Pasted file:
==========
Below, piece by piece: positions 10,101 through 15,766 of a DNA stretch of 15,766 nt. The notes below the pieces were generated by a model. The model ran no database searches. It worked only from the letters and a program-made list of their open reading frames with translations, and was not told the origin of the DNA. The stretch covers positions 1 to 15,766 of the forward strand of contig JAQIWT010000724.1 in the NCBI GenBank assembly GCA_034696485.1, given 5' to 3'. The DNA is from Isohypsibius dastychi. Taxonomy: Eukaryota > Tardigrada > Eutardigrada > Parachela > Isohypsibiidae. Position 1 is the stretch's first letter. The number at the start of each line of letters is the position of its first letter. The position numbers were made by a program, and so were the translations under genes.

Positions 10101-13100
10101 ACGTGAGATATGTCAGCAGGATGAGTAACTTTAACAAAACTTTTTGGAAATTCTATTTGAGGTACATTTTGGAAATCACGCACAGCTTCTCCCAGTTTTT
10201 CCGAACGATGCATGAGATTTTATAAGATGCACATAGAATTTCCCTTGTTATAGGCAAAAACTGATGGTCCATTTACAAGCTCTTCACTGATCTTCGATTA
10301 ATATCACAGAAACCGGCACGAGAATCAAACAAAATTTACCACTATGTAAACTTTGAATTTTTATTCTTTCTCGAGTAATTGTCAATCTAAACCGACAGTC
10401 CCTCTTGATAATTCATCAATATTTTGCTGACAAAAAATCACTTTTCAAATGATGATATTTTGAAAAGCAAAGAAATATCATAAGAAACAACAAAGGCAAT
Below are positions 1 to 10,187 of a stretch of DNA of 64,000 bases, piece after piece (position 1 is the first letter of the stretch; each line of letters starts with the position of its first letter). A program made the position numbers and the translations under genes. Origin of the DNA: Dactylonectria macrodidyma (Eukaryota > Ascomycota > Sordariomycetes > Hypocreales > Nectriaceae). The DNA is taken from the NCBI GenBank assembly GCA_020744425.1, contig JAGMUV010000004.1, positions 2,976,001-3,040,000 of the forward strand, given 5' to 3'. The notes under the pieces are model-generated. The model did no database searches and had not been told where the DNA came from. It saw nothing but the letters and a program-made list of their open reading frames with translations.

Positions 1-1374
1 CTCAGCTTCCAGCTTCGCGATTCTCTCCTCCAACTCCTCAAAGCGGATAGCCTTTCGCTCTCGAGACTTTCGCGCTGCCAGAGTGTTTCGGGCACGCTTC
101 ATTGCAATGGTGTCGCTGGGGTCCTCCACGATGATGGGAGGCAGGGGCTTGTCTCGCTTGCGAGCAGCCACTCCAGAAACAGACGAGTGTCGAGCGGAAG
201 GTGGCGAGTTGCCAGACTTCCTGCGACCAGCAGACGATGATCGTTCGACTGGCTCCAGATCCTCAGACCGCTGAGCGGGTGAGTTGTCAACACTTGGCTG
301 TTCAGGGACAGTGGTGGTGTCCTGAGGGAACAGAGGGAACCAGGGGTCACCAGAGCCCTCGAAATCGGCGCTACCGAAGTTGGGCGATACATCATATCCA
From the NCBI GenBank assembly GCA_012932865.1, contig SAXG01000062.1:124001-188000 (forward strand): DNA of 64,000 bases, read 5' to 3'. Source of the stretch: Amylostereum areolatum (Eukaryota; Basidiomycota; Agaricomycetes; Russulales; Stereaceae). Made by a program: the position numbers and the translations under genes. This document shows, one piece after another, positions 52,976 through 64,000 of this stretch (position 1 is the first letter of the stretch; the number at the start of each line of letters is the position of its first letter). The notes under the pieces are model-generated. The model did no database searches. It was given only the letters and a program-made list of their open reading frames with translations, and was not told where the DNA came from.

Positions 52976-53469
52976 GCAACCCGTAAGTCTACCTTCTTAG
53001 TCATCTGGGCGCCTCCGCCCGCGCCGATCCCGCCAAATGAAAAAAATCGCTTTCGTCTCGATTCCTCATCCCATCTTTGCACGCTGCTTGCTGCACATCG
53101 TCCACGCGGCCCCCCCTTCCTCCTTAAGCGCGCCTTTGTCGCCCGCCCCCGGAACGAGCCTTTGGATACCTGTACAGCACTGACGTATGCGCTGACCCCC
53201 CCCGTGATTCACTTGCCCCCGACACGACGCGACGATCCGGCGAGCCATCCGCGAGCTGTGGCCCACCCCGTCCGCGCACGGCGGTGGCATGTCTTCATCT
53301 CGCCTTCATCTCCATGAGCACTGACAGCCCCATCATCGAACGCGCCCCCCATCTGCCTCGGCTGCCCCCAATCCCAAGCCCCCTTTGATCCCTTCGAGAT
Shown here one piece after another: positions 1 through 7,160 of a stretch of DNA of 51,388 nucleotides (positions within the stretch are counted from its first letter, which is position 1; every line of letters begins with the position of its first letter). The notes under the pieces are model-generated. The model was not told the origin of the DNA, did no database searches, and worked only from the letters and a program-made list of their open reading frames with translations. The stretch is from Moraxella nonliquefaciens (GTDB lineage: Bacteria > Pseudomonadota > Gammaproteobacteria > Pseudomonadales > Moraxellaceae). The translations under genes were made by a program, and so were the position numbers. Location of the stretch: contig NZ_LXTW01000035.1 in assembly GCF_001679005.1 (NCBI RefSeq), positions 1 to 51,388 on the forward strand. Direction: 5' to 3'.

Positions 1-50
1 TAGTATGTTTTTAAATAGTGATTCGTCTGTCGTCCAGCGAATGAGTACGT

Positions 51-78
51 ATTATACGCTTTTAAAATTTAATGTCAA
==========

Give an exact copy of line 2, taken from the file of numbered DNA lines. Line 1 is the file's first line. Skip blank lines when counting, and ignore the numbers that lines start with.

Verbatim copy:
Positions 10101-13100